With the team gone and Oliver having accepted that they won’t be returning, the Mayor/Green Arrow attempted to enlist some new recruits, trying to get them up to speed on fighting crime in Star City. Unfortunately, it didn’t quite go to plan…
Trust goes both ways.
Trust is a theme that recurs more than it should on Arrow. Last season’s debacle with Oliver’s son ultimately boiled down to trust issues, and we’ve had several other threads hanging on the idea of one character being unable to completely trust another. And on almost every single one of those occasions, Oliver has been on one side of the problem. That continued here as Wild Dog refused to follow Oliver’s command, intervening in the attack on the children’s clinic. In this situation, both sides were in the right and the wrong: Wild Dog’s instinct to get involved was a good one, but his refusal to let the Green Arrow handle it when he’s far more equipped to do so was stupid; equally, as Felicity later points out, the group’s trust issue with Oliver stems from him not trusting them. Yes, he has every right to be hesitant to let them loose, and yes, he has every right not to want to reveal his identity immediately, but he was essentially viewing and treating them like complete outsiders, not potential teammates.
Revealing himself to the group by the hour’s end was a smart move, one that will almost certainly enable them to trust him for the foreseeable future. (I’d express qualms about the hastiness of this entire arc, but that would be to poke holes in Arrow’s entire narrative set-up, past and present, so I’ll steer clear.)
In between all of this, however, we learn just why Oliver has such trust issues. The Bratva’s initiation included a challenge (that Oliver used to train his recruits, just with a less violent end): get past some guards and ring a bell. Only the aim of the game was teamwork, and those individuals who didn’t get to ring the bell were shot. “Only person you can trust– yourself,” Anatoly tells him. It’s neither shocking nor especially thrilling that this is another one of Oliver’s flashback-induced issues, but it’s nice to get an explanation as to why we’ve spent 94 episodes with a character who refuses to trust anyone.
An adversary becomes an ally, but there’s a catch.
To say that Ragman does a complete switch in status from his introduction early in the hour to the end of it would be arguably an exaggeration, but it remains the simplest way of describing it. Seeking revenge for his father’s death in Havenrock, Ragman targets AmerTek, the company that designed the nuclear missile. And while there’s malice directed at AmerTek, it’s tough to say that he’s a villain as such; not only does he save Oliver’s life instead of finishing off AmerTek’s CEO, but he explains that he’s only doing this because it’s what his father would have wanted (sound familiar?). Oliver’s offer to Ragman (whose name, we learn, is Rory Regan) is unsurprising, and he’ll be a useful addition to the team. That being said, his past is undeniably going to cause integration problems given that Felicity was responsible for Havenrock being destroyed rather than Monument Point. Oh, and she knows that Regan’s from Havenrock.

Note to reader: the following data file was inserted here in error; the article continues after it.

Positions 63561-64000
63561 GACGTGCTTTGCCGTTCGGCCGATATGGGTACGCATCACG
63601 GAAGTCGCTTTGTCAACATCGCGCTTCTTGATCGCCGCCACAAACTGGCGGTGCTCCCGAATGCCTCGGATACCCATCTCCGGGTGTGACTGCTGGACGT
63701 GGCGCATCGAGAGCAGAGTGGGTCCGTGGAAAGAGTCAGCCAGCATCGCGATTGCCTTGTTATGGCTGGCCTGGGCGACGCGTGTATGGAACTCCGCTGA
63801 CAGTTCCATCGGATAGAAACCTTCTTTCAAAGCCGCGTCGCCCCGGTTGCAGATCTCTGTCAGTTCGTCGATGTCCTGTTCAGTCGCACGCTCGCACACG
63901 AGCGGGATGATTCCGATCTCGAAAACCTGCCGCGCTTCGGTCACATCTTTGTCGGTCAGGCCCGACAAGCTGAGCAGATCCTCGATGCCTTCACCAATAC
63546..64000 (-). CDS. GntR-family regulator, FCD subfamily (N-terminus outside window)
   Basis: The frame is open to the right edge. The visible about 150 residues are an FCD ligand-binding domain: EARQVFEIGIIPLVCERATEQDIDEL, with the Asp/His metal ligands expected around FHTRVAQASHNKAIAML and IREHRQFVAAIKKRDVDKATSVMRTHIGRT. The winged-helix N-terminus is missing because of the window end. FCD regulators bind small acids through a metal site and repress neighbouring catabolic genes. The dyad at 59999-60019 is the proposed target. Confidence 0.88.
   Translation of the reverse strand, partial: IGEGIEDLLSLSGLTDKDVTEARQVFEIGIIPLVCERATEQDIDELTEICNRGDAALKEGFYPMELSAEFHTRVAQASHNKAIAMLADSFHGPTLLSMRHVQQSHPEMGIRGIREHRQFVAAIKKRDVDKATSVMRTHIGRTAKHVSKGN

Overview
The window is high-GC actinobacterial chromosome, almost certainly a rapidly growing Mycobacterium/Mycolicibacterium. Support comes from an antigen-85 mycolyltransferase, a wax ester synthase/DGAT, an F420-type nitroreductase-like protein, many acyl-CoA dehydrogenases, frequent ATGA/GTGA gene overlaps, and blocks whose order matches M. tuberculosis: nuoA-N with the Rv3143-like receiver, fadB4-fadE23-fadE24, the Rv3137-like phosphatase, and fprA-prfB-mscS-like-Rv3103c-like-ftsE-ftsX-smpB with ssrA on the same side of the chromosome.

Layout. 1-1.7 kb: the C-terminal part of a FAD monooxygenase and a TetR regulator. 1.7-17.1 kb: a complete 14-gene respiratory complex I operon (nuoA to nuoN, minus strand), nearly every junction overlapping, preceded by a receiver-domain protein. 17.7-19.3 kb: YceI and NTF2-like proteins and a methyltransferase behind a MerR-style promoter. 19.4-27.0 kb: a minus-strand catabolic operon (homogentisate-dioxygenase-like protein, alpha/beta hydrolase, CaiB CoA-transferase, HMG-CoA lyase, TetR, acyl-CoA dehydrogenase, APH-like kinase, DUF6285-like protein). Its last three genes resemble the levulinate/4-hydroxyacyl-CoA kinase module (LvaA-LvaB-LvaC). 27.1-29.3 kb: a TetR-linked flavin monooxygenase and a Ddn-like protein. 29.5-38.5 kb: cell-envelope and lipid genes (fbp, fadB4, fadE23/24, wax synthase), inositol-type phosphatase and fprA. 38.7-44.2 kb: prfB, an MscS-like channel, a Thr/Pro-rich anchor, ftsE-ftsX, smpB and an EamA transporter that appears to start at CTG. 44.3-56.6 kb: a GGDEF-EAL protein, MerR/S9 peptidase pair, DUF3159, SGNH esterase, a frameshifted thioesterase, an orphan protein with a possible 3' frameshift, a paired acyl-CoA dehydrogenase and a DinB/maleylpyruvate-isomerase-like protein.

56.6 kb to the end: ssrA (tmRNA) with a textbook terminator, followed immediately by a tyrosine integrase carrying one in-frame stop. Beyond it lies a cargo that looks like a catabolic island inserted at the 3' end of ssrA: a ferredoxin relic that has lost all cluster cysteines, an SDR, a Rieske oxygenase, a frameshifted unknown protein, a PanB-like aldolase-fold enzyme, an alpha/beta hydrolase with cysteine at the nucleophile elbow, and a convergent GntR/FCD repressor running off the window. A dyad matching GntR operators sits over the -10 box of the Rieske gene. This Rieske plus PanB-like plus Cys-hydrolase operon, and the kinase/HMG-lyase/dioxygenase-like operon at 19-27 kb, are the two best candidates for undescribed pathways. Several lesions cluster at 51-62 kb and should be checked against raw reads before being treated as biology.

Hello there, Mr. Deputy Mayor.
File this one under the “Say what?” category: Quentin Lance is going to be Star City’s deputy mayor. Yes, the (twice) former SCPD detective and captain was pitched the idea by Thea, as a reason for him to stay sober – after his drinking allowed Ragman entry to the clinic earlier in the hour. It’s the kind of logic that’s come to be expected of Arrow: in no way, shape, or form is Quentin in the right frame of mind to take on this job, let alone qualified. Then again, there’s a former billionaire playboy and current vigilante running the city right now, so it’s not especially unusual. But while the show’s quest to drag Quentin from his alcoholic hole is a good idea, this is absolutely ludicrous.
Prometheus has been to the Slade Wilson school of fighting the Green Arrow.
In another cameo appearance at the close of the hour, Prometheus told Tobias Church in no uncertain terms that the Green Arrow is his and his only, threatening to kill Church if Green Arrow dies. Quite why Prometheus has such an obsession with Oliver’s alter-ego, we don’t yet know, but it’s not a dissimilar stance to the one Slade took back in season two. Worth noting, though, that after two consecutive final-scene appearances, Arrow needs to hold off for a few weeks and use him in a slightly different way in future appearances; it’s inevitable that we’ll have to wait until at least Christmas before learning his identity, and there’s only so much mileage to be taken from a 30 second cameo where he kills, maims or threatens a character – Arrow has used up virtually all of its rope in that regard.
A crime he didn’t commit.
When, over the course of the past two years, I continue to argue that Diggle deserves more of a storyline, what “The Recruits” gave to him was not what I had in mind. Framing him for a crime he didn’t commit isn’t the greatest of ideas anyway, but this is now the fourth time that people Diggle thought he knew have betrayed him (Ted Gaynor in “Trust But Verify”, Joyney in “A.W.O.L.”, Andy in “Brotherhood” and “Eleven-Fifty-Nine”) and by this point, Arrow has beyond exhausted that concept. If it leads to some good material for him as he deals with prison – and the eventual escape – then fine, but the introduction of it was poor.
There are still problems here, but this was a much more well-executed hour than the premiere. Like last week, there were enough story threads created to enable a more positive outlook but, unlike last week, they were introduced in a much more coherent way – Diggle excepted. 7.5/10.